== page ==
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Discrimination and the Implicit Association Test

[journal article]

Rudman, Laurie A.; Ashmore, Richard D.

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Please use the following Persistent Identifier (PID) to cite this document:http://nbn-resolving.de/urn:nbn:de:0168-ssoar-228315

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Abstract Prejudice researchers have been criticized for failing to assess behaviors that reflect overtly hostile actions (i.e. racial animus; Arkes & Tetlock, 2004; Mackie & Smith, 1998). Two studies sought to begin to fill this gap in the implicit literature by showing that scores on the Implicit Association Test (IAT; Greenwald, McGhee, & Schwartz, 1998) are linked to harmful intergroup behaviors. In Study 1, the IAT predicted self-reported racial discrimination, including verbal slurs, exclusion, and physical harm. In Study 2, the IAT predicted recommended budget cuts for Jewish, Asian, and Black student organizations (i.e. economic discrimination). In each study, evaluative stereotype (but not attitude) IATs predicted behaviors even after controlling for explicit attitudes. In concert, the findings suggest that implicit stereotypes are more predictive of overtly harmful actions than implicit attitudes in the intergroup relations domain.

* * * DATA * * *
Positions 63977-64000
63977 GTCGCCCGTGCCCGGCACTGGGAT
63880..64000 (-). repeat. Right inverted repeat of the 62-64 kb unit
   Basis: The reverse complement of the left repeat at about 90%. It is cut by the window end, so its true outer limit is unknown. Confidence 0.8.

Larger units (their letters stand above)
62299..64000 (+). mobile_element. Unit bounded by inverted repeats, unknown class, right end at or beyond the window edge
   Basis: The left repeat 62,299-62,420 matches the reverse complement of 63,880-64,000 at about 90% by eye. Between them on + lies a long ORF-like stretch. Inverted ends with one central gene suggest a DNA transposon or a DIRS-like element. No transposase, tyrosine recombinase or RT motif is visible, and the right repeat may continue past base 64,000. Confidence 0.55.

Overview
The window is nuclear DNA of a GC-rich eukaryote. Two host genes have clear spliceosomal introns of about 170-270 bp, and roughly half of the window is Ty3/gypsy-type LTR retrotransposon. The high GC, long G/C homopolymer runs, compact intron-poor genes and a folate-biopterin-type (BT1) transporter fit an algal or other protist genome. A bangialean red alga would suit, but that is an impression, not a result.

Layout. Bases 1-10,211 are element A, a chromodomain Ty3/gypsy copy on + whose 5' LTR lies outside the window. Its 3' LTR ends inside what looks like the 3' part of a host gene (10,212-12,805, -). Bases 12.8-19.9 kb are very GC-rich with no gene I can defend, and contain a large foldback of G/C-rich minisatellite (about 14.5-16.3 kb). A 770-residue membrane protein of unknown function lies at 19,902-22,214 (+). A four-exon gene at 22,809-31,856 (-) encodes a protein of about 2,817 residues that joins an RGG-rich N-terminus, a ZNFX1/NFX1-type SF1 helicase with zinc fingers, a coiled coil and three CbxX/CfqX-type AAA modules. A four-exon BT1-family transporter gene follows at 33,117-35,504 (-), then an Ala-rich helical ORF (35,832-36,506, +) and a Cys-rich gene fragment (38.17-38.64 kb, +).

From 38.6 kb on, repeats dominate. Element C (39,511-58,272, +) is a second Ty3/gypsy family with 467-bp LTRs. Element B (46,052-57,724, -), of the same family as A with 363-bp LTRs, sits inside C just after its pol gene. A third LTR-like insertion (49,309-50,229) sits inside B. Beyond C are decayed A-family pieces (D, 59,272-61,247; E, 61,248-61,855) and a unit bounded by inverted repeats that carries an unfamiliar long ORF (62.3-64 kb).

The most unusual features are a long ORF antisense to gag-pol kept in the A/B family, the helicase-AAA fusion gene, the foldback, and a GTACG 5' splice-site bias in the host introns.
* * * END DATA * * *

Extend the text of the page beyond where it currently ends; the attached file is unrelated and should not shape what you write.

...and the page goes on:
Free Keywords discrimination; implicit prejudice; implicit stereotypes; racial stereotypes; social cognition; intergroup relations;
Document language English
Publication Year 2007
Page/Pages p. 359-372
Journal Group Processes & Intergroup Relations, 10 (2007) 3
DOI http://dx.doi.org/10.1177/1368430207078696
Status Postprint; peer reviewed
Licence PEER Licence Agreement (applicable only to documents from PEER project)